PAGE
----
Monday, February 9, 2009

Kim Smith on "New England Grows"

I recently spent several days exploring New England Grows, the trade show event supported by area educational institutions and landscape industry professionals. The Garden Writers Association's annual meeting and luncheon for the region was held there; it was a great way to make new acquaintances and reconnect with old friends. The booths sponsored by the Arnold Arboretum's Landscape Institute and NELDHA provided a wealth of information and, whenever I happened by, were packed and generating much interest in their programs. My butterfly garden photos from Willowdale Estate were part of the "before and after" slide show, one of the many landscape designs presented by NELDHA members. Several people inquired as to how to grow such great batches of morning glories: moon vine and morning glories benefit from twice-weekly doses of Neptune’s Harvest fish emulsion. (Willowdale Estate is a special events venue; watering with fish emulsion was done at least twenty-four hours prior to any event.)

I stopped at the New England Grows bookshop to sign copies of my new book, Oh Garden of Fresh Possibilities! Unfortunately, Oh Garden! was situated at the table labeled "Business Books," sandwiched between Small Business Grants and Discipline of Market Leaders. Highly doubtful that any sold. One of the other writers from Garden Writers Association said she had seen my book there, but passed it by because she thought it “was just another marketing book.” When a display problem such as this is completely out of my control, I really don’t know how to fix it, but I would be interested to hear from readers who may have encountered similar problems of this nature.

The GWA event was well attended and the guest speaker, JP Faiella of Image Unlimited Communications, led an informal talk on improving business communication skills. I especially enjoyed meeting Thomas Mickey, professor of communications at Bridgewater State and garden writer for the Patriot Ledger. His book-in-progress sounds fascinating — The Seduction of the English Garden: The Nineteenth Century Seed Merchants Sold More than Plants — and is based on his year-long work at the Smithsonian, where he researched the public relations materials of the nineteenth century seed industry.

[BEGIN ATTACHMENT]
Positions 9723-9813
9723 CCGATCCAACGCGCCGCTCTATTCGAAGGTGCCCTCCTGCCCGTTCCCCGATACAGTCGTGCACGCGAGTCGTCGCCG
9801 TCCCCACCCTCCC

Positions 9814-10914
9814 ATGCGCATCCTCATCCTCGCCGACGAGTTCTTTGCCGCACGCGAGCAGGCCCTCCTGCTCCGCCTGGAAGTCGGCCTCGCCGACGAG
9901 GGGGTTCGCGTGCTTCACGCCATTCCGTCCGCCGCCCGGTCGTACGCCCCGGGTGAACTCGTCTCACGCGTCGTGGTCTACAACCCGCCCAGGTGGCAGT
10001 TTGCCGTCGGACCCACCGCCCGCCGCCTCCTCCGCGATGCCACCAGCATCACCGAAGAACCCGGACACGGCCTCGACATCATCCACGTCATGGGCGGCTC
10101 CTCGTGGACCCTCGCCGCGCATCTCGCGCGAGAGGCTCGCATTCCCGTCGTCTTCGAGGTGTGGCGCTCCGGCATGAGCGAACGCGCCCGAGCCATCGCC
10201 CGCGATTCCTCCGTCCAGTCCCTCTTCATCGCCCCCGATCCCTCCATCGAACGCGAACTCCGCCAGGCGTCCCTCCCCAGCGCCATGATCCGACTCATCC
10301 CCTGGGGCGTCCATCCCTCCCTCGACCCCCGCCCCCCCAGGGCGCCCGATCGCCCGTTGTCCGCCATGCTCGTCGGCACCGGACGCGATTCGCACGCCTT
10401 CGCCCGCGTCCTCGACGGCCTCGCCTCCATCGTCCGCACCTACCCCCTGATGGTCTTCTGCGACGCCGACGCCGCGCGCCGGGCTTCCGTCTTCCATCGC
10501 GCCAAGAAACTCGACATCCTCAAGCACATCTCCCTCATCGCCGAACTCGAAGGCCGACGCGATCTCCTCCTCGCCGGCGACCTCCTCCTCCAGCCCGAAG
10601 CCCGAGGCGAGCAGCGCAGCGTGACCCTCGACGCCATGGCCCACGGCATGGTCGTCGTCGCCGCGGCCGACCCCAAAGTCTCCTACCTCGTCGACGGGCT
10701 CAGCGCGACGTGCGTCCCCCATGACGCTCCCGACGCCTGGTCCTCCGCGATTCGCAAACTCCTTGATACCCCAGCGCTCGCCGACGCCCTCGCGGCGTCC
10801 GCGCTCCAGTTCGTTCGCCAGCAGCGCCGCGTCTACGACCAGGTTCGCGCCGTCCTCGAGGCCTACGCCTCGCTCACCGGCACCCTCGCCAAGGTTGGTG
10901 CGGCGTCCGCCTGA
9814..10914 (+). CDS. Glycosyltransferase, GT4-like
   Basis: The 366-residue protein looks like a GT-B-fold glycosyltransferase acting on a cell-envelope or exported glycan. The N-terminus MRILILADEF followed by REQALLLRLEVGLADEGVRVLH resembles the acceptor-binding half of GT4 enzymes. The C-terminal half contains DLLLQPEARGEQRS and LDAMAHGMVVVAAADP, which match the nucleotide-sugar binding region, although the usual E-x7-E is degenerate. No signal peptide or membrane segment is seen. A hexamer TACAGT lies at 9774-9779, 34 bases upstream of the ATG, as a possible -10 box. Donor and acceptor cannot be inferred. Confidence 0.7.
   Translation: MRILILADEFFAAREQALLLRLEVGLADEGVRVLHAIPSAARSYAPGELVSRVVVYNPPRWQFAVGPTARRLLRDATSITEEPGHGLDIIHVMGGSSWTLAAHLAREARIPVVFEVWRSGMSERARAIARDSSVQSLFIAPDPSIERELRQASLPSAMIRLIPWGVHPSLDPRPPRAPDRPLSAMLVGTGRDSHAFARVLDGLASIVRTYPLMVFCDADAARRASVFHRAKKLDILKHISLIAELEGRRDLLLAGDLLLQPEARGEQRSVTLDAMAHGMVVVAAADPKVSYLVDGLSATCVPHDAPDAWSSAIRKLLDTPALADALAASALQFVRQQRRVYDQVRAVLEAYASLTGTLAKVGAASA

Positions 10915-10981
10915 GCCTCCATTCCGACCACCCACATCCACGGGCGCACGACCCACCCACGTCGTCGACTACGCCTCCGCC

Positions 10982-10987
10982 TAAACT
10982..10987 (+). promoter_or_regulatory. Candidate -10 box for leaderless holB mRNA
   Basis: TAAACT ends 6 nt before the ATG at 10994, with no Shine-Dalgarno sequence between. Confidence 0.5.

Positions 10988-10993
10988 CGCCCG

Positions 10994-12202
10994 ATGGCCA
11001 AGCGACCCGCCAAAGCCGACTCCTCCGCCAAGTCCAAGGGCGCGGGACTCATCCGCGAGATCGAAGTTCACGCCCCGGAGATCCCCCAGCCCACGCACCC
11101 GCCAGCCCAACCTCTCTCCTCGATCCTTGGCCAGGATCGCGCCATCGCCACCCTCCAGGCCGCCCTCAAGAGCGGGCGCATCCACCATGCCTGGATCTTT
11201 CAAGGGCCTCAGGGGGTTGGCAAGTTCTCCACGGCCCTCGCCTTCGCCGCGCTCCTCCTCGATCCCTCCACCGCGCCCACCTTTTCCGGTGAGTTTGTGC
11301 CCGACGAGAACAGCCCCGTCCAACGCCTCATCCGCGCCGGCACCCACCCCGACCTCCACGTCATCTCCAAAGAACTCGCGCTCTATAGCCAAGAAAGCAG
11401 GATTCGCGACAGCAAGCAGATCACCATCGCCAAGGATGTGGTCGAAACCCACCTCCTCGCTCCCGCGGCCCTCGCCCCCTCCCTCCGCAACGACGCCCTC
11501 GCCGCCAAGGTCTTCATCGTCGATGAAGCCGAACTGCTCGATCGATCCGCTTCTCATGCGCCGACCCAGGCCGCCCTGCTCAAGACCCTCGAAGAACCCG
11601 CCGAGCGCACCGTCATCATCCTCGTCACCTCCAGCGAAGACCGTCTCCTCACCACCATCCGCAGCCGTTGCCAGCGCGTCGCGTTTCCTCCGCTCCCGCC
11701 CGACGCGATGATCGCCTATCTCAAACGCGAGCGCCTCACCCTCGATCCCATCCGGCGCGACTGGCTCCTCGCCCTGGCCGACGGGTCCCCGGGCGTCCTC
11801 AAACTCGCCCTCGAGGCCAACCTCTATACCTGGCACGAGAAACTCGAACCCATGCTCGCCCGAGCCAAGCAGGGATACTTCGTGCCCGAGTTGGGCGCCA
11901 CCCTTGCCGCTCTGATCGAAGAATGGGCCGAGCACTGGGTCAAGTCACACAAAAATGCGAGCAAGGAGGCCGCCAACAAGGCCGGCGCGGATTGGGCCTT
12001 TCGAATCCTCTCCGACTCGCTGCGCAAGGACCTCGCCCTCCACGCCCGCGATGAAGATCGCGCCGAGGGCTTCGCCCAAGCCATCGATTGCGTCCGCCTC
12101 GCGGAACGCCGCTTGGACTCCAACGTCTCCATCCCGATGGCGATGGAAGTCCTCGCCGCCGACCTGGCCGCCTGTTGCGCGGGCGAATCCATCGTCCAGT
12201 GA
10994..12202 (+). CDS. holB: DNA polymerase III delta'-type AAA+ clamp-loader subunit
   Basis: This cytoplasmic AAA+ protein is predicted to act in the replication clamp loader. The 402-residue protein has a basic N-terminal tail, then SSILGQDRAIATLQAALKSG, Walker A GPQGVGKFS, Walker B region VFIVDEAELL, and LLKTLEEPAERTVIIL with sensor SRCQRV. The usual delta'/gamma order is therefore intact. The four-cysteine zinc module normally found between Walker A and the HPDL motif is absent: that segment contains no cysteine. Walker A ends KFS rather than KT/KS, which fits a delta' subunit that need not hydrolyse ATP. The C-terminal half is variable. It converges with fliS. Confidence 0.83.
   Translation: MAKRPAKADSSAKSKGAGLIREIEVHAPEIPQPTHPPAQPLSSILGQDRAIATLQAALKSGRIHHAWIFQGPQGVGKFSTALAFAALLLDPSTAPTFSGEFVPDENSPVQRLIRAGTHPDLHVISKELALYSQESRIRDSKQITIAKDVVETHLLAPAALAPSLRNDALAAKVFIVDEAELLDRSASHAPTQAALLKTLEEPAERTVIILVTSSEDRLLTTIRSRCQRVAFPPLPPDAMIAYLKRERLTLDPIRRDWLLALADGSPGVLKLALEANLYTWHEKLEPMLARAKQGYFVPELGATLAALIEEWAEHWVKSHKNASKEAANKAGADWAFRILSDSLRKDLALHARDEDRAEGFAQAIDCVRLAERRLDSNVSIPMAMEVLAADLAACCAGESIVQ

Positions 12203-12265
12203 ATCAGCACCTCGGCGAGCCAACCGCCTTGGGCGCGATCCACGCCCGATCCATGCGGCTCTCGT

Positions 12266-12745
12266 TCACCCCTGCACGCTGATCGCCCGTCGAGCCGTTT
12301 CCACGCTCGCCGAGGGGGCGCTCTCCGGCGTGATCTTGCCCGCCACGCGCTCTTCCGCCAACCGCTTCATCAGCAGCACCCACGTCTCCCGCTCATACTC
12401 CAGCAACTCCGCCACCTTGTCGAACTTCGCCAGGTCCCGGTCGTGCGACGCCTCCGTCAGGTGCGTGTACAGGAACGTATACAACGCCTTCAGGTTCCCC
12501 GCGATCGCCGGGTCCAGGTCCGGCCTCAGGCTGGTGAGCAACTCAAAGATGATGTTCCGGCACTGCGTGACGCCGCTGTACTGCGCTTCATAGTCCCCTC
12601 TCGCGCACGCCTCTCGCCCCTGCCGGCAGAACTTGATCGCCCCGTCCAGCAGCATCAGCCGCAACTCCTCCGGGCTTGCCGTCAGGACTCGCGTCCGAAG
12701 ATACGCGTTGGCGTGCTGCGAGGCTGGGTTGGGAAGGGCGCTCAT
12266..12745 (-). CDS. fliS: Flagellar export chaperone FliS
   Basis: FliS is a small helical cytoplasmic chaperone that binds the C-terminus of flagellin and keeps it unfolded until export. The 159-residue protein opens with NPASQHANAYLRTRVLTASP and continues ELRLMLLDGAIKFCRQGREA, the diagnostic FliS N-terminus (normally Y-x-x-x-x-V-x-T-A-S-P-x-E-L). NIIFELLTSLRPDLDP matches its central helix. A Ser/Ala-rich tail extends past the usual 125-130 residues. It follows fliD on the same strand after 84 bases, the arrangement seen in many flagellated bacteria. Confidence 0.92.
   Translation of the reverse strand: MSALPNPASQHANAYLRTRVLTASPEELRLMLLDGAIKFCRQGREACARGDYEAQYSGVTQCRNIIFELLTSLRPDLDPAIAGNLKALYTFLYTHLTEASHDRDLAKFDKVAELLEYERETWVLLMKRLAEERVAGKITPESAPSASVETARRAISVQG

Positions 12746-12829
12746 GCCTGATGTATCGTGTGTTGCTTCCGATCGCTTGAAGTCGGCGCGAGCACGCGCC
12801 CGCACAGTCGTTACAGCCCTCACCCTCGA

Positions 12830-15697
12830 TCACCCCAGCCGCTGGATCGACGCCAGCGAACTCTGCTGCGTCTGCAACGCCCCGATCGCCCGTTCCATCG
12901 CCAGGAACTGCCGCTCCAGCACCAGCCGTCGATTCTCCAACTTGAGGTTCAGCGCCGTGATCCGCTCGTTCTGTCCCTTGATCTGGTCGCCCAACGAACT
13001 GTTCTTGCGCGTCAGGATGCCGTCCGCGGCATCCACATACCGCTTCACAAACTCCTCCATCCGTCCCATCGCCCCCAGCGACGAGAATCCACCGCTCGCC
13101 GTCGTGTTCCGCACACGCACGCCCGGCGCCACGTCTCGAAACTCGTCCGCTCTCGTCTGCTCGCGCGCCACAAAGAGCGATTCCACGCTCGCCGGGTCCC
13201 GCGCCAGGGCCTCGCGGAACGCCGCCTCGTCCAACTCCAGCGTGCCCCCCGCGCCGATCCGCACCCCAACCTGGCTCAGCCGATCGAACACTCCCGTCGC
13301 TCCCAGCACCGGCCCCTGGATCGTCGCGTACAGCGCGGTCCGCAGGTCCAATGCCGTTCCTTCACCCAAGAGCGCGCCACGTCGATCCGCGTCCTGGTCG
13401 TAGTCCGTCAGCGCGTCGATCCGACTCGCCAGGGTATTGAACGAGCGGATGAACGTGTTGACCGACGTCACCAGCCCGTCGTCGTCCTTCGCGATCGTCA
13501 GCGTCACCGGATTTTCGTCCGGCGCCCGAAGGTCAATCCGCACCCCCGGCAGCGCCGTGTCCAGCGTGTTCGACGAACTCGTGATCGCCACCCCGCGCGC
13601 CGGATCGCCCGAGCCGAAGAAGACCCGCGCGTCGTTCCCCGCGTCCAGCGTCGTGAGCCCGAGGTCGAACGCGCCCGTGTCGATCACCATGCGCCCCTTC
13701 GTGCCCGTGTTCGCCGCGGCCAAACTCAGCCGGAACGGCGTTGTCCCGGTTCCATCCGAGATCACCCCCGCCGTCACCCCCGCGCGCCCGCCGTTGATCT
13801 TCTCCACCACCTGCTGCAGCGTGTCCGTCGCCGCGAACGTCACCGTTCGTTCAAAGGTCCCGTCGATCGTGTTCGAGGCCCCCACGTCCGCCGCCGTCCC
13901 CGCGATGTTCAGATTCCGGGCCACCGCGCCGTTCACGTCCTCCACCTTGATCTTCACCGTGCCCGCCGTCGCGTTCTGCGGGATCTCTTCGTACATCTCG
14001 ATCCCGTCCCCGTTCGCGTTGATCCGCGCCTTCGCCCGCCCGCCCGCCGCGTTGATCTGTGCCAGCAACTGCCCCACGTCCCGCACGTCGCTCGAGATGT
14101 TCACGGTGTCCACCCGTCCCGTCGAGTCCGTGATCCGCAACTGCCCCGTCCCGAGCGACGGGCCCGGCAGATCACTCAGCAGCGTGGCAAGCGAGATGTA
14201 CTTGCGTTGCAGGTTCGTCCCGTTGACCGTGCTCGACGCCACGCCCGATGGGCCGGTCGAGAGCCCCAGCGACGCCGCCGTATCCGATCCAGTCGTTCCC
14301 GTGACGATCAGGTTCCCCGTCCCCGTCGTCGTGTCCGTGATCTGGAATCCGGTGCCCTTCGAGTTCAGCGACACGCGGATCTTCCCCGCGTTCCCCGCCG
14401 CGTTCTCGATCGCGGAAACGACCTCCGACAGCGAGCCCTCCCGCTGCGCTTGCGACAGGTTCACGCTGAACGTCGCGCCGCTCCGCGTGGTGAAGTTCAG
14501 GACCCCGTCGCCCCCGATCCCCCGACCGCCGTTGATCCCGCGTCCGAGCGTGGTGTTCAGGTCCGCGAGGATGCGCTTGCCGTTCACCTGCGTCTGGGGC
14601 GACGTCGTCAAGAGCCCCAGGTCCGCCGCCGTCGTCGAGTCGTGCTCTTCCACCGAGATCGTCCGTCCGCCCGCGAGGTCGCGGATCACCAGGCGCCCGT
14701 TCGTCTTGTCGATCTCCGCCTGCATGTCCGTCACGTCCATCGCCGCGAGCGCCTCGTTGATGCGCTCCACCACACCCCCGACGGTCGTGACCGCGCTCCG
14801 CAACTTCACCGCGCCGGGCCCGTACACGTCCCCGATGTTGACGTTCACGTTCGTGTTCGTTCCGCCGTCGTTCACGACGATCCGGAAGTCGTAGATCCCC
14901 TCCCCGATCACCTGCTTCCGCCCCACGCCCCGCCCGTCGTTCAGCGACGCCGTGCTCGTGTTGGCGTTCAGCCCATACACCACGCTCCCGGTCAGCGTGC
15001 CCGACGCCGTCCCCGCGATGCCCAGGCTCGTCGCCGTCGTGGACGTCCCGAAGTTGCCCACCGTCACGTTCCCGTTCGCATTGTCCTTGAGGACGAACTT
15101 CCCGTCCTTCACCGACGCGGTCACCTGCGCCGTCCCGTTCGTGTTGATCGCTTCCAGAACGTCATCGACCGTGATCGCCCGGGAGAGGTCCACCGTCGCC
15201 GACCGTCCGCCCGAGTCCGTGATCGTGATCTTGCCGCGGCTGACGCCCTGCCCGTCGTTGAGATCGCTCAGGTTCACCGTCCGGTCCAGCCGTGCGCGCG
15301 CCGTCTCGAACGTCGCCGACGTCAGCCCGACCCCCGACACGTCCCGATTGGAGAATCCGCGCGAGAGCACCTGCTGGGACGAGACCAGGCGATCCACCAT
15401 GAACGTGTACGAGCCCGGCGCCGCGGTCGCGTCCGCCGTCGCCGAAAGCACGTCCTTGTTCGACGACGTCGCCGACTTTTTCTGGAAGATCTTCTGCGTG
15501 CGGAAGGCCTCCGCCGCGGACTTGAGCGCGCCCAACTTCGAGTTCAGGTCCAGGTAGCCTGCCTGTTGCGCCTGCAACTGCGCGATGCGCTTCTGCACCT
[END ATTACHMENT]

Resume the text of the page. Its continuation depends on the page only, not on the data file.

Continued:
I only had a brief moment to meet and speak with Hilda Morrill; her website is brimming with articles and informative listings of upcoming New England gardening events. Debra Strick, the former communications director from New England Wild Flower Society was seated at our table. She has recently launched Damera Communications, a green marketing and public relations firm. Best wishes to Debra! I hope you have as much success for yourself as you helped to create for NEWFS.

Jennifer Masiello, a representative from Droll Yankees bird feeders was also present at our table. I love Droll Yankees bird feeders for their streamlined designs and because they last for years and years. Jennifer is a treasure trove of backyard bird feeding tips. I had been looking for an alternative way to clean bird feeders, typically scrubbing with a ten percent solution of bleach. We are trying to avoid chlorine bleach as much as possible. Droll Yankees is now recommending a fifty / fifty white vinegar to water solution to sanitize bird feeders. Their recently launched line of tubular feeders, designed with a simple-to-remove base, allows a clean, fresh fill every time, which will also help to prevent the growth of mold and toxins.

Photo credits: 1. Morning glory embowered doorway at Willowdale; 2. Pine Siskins

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